MATERIAL HANDLING

What is Material Handling?

Material handling can be defined as the cost effective conveying and transporting of materials between different work centres’s and stores, using pre-defined and tested methods and equipment, to achieve the utmost efficiency and effectiveness. As a result of the Mint’s sophisticated Material Handling System (MHS), the shifting and lifting of materials between work centre’s and stores, and storage itself, are undertaken in the most time-, cost- and space efficient way possible.

Material Handling Devices

Material Handling Devices include stores, cranes, Automated Guided Vehicles, conveyors, drop-sections and auto motors.

STORES

Stores at the Mint where Material Handling Devices are used include:

Raw Material Store

  • The Raw Material houses raw steel coils.

Coil Store

  • The Coil store is where steel and copper coils are kept for the rolling and blanking processes.

Unplated Blanks Store

  • The Unplated Blanks Store is used to store blanks for the plating process.

Final Product Store

  • In the Final Product store, products are kept for the counting, coining, bagging and dispatching processes.

CRANES

Cranes, include a Coil crane that is located in the Coil store and two cranes that are located in the Final Product store (one per aisle).

Coil Crane

  • The Coils store crane, located in the coil store, moves coils from the in-feed station to allocated locations in the store and issues coils from the coil store to the out-feed station of the coil store.

Final Product Cranes

  • The two cranes located in the Final Product store serve to issue and remove product on both the northern and southern sides of the store.

AUTOMATED GUIDED VEHICLES (AGVS)

These are located as follows:

Coil Store

  • AGVs are used in the Coil Store to issue Coils to the Rolling Mills, and deliver Blanking from the Coil store out-feed station. These AGVs also remove coils from Casting, Slitting, the Rolling Mills and Blanking, and convey them to the Coil store in-feed station. The removal of coils from Blanking to the Coil store in-feed station only occurs in the rare event that an incorrect coil is delivered at the Blanking machine.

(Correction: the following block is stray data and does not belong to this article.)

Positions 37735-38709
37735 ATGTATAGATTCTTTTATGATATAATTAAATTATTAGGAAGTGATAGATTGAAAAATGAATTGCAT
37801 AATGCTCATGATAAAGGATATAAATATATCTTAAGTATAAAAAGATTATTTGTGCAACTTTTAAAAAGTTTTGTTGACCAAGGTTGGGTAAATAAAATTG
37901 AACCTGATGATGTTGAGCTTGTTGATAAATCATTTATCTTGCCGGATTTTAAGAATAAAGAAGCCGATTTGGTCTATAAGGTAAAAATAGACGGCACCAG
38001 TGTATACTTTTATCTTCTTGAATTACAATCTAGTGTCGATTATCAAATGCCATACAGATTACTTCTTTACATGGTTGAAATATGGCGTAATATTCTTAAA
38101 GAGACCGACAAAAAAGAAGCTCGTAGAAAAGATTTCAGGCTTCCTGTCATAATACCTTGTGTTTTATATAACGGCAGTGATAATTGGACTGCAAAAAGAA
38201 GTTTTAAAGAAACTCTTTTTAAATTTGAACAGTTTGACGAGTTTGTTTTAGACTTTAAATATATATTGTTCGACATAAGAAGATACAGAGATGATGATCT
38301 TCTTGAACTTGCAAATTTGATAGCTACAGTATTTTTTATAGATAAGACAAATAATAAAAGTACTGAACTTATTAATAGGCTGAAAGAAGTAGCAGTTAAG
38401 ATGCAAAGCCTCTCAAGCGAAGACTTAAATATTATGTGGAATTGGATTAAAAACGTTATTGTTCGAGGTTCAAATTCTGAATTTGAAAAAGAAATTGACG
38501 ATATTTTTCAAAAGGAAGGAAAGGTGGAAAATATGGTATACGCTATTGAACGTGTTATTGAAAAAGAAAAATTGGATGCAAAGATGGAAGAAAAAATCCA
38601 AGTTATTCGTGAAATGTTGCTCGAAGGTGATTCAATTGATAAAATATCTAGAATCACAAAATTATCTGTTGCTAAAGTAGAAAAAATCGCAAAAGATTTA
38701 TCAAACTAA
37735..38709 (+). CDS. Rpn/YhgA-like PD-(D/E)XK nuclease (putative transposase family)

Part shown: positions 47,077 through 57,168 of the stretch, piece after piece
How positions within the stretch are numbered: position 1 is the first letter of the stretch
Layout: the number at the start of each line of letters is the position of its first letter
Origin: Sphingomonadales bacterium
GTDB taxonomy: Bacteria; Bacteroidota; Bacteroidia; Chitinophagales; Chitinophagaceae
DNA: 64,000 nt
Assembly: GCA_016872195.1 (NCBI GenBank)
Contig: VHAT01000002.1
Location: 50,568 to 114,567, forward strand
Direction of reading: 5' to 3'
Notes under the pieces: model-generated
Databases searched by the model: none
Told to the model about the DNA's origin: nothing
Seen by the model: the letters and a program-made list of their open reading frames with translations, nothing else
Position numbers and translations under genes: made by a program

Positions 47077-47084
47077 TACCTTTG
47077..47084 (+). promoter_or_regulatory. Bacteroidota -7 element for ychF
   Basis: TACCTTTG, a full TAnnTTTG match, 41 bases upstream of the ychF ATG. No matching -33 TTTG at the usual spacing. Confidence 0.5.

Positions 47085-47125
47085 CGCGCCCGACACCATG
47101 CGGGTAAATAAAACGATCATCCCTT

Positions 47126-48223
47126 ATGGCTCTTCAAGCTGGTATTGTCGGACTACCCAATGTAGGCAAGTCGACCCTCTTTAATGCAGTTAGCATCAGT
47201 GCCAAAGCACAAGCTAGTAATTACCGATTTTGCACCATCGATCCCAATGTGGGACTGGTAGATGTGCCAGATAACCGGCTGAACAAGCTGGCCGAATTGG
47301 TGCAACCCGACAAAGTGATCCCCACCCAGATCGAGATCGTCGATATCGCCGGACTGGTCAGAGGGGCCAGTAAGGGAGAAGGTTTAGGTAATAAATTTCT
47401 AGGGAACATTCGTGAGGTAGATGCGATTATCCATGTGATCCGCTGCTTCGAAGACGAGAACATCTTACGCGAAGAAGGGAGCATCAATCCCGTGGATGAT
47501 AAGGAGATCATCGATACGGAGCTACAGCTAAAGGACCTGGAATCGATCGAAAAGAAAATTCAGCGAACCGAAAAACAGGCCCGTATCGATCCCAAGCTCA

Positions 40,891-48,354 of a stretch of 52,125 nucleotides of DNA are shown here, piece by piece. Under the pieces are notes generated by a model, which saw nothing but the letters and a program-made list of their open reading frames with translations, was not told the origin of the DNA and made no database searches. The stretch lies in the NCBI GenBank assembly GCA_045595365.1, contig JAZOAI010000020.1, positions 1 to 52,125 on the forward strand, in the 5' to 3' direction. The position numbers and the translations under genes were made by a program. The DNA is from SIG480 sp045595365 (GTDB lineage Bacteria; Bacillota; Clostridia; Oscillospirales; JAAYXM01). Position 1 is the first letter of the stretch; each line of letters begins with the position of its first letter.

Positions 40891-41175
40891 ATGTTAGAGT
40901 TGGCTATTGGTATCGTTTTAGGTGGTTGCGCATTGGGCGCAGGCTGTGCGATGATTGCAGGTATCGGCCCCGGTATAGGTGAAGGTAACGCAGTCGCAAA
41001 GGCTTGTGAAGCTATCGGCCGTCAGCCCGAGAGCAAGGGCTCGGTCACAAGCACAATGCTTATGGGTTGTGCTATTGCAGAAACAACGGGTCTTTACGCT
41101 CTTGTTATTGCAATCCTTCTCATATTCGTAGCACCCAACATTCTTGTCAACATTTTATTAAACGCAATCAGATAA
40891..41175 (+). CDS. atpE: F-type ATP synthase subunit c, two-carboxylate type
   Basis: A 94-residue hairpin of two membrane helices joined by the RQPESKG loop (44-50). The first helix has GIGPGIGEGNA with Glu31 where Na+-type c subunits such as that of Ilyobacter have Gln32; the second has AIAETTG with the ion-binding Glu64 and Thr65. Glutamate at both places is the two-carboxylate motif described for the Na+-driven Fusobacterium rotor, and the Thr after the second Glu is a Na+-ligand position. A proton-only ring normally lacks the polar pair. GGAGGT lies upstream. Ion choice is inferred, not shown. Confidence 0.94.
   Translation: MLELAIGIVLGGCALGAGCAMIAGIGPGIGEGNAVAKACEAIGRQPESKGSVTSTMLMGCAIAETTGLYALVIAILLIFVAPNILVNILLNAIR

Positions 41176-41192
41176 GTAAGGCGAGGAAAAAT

Unplated Blanks

  • AGVs remove blanks from Blanking to the Unplated Blanks store and issue blanks from the Unplated Blanks store to Plating. Issues and removals are affected by the AGVs, which collect and deposit blanks directly in the Unplated Blank store.

Plated Blanks

  • • AGVs remove blanks from the Plating out-feed or Counting, and deposit them at the in-feed station of the Final Product Store.

FINAL PRODUCT STORE

  • AGVs dispatch products from the out-feed stations depositing them at Coining, Counting and Packing and at Dispatch. The AGVs also remove products from Coining, Counting and Packing and Dispatch and deposit them at the in-feed stations of the Final Product Store.

Conveyors

In-feed and out-feed conveyors are located in the Final Product store. These devices are used to move material horizontally between two fixed points.

DROP SECTIONS & AUTO MOTORS

Counting In Drop section

  • The Counting In drop section deposits the requested blanks into the in-feed hopper, to be counted on the Counting In machines.

Counting and Bagging & Coining Drop sections

  • The Counting and Bagging drop section and the Coining drop section work the same way.

In-feed and out-feed conveyors are located in the Final Product store. These devices are used to move material horizontally between two fixed points.

TOOLROOM

The South African Mint is fortunate in having a state of the art toolroom which is fully equipped with the latest sophisticate CNC machinery; where all tooling associated in the manufacturing of coins and coin blanks is produced. By having this in house facility we are able to reduce the need to subcontract and thus minimise costs.